UK airlines face losing EU market access after Brexit - CH-Aviation

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United Kingdom-registered airlines might face strict restrictions on operating to and within the European Union after Brexit, according to leaked documents seen by the Financial Times.

According to the European Commission's presentation seen by the newspaper, the bloc's negotiators are unwilling to concede on air traffic rights or other aviation policies if the UK government decides to leave the European single market.

If the parties do not reach a deal on aviation policies by March 2019, when the UK leaves the bloc, the rules will revert to the old regime. This means that the UK will need to negotiate a bilateral air traffic agreement with each of the twenty-seven remaining EU members. Until such agreements are signed, air traffic between them might come to a halt.

According to the document seen by the Financial Times, British-registered airlines will also immediately lose European certificates of airworthiness since the UK will cease to be a member of the European Aviation Safety Agency.

On top of that, UK-based airlines will also lose traffic rights to operate within the European Union. While the bloc has fully liberalised its airspace, free access is only granted to carriers majority-owned by EU nationals or institutions.

The European Commission reminds in the document that aviation is not included in World Trade Organisation rules, which means that “air freedoms are granted by way of international agreement. What is not expressly agreed is prohibited,” Financial Times reported citing the Commission's presentation.

British-registered airlines can retain full market access in the European Union only if the UK completely adopts EU's laws, a move opposed by the London government. A partial adoption can lead to a limited market access, for example for flights originating from the UK but not for those within the bloc, Financial Times added.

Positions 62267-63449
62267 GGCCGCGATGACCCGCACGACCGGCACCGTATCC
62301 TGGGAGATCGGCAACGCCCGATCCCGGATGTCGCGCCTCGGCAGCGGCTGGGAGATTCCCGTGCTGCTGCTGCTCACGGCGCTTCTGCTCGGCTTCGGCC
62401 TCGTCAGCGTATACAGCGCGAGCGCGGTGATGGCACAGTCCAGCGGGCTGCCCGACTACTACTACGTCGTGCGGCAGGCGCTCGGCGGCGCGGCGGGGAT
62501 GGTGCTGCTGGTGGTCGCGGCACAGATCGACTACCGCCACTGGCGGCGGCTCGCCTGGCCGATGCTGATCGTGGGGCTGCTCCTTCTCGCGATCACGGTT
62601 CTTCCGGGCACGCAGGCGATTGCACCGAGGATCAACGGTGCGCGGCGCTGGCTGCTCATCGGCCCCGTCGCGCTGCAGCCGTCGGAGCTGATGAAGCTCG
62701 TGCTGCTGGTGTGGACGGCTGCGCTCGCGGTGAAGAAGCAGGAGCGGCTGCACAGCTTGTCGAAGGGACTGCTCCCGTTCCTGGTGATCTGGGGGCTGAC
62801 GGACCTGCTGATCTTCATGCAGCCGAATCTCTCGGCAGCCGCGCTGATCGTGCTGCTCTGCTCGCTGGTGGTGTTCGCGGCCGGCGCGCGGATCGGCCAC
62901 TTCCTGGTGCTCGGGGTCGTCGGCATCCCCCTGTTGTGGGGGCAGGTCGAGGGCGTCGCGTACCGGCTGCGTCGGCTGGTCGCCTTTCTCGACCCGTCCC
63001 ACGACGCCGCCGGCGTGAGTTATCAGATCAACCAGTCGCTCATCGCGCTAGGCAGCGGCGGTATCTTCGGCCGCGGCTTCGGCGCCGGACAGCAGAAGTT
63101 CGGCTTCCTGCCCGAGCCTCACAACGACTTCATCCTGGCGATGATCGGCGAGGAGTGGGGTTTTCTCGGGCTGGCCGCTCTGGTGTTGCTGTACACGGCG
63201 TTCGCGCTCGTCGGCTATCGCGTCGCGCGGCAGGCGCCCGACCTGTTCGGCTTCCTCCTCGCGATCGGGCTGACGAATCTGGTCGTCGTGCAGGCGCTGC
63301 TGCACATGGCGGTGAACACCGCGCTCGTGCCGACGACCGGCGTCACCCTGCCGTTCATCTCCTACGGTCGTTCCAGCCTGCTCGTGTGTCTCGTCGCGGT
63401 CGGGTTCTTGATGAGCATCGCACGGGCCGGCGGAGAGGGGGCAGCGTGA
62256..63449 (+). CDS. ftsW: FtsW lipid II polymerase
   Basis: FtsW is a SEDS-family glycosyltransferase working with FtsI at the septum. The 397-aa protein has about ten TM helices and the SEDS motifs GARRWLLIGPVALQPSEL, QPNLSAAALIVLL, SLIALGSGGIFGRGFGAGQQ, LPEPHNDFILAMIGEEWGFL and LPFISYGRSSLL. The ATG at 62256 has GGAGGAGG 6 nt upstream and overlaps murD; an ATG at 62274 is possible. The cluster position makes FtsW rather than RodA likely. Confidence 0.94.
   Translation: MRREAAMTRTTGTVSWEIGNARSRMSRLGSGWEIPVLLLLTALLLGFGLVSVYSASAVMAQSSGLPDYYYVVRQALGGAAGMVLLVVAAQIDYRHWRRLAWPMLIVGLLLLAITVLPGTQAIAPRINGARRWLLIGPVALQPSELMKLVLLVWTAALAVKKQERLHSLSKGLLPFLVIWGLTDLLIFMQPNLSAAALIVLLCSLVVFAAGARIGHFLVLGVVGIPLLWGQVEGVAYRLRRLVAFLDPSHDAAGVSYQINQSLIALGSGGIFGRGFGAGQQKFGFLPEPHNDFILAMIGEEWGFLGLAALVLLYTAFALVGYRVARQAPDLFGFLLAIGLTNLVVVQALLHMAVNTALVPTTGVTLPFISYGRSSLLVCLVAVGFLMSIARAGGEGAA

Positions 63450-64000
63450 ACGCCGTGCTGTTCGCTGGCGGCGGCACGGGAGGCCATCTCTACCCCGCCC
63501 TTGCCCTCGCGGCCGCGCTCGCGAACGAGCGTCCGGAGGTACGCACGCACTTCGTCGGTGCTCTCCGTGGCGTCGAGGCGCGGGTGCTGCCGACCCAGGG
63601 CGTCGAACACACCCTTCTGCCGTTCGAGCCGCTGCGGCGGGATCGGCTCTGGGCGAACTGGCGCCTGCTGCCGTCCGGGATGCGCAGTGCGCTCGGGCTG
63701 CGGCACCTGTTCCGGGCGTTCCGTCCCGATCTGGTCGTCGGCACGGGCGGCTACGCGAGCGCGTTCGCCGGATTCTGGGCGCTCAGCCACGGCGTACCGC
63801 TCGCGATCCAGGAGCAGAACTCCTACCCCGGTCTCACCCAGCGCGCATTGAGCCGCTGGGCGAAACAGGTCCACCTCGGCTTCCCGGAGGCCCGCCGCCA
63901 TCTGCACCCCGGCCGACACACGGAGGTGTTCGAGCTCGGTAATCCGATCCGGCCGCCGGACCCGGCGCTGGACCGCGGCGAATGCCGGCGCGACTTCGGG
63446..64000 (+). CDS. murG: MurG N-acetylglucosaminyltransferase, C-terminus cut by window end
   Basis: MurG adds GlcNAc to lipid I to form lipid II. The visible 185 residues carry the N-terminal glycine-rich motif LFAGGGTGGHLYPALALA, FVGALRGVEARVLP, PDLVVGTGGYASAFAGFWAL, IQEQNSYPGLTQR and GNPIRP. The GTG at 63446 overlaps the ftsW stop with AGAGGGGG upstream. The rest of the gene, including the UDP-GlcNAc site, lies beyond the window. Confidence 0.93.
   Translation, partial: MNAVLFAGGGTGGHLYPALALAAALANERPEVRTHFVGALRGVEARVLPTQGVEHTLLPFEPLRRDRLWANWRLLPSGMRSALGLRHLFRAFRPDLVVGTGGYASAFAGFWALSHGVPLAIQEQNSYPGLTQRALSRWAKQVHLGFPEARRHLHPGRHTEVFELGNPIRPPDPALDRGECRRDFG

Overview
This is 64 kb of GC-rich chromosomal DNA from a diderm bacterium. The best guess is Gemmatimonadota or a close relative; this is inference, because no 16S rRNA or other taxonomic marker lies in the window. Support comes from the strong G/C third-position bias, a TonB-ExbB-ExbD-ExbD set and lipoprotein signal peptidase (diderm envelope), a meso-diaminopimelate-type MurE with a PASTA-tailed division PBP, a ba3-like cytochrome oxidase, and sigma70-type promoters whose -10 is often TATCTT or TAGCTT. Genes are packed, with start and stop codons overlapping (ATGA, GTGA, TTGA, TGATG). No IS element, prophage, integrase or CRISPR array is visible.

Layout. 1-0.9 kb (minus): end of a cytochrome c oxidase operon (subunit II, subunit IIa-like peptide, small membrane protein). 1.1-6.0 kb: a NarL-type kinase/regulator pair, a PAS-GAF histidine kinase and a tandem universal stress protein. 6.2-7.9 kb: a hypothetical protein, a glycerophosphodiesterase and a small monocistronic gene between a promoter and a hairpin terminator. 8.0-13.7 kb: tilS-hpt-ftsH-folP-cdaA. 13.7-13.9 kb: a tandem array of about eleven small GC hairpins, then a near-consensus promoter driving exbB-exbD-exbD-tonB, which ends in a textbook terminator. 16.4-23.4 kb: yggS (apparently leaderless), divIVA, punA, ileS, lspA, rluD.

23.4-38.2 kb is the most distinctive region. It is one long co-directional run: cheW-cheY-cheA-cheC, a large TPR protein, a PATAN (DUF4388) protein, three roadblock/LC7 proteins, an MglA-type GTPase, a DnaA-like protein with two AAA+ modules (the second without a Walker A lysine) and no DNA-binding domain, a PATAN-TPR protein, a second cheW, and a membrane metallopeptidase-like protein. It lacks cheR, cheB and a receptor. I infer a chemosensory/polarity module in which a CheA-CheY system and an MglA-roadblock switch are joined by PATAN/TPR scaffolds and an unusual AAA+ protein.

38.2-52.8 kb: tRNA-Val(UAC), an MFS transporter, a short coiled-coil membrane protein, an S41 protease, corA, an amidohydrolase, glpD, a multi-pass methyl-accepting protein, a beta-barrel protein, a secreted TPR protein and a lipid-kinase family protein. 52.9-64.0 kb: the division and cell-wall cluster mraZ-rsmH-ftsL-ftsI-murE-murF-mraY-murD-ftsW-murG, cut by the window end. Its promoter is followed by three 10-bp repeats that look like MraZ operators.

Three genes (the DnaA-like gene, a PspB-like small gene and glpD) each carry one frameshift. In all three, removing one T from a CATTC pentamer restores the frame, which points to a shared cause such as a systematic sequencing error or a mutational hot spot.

Some airline executives, including Michael O'Leary from Ryanair (FR, Dublin Int'l) and Carolyn McCall from easyJet (U2, London Luton), have repeatedly appealed to the UK government to prioritise air traffic rights during the Brexit negotiations.

According to the ch-aviation capacity module, easyJet, British Airways and Ryanair dominate the UK-Europe market with 21.51%, 21.35% and 17.51% market share by capacity, respectively, although this data set also includes all also non-EU member states on the continent.

While Ryanair is an Irish-registered company and does not risk losing the EU carrier status, easyJet has set up a Vienna-based subsidiary, easyJet Europe, as a safeguard against "hard Brexit". On the other hand, Wizz Air has set up a Luton-based subsidiary, Wizz Air UK. It is unclear how would "hard Brexit" affect IAG International Airlines Group, British Airways' parent company. IAG is a Spanish-registered company.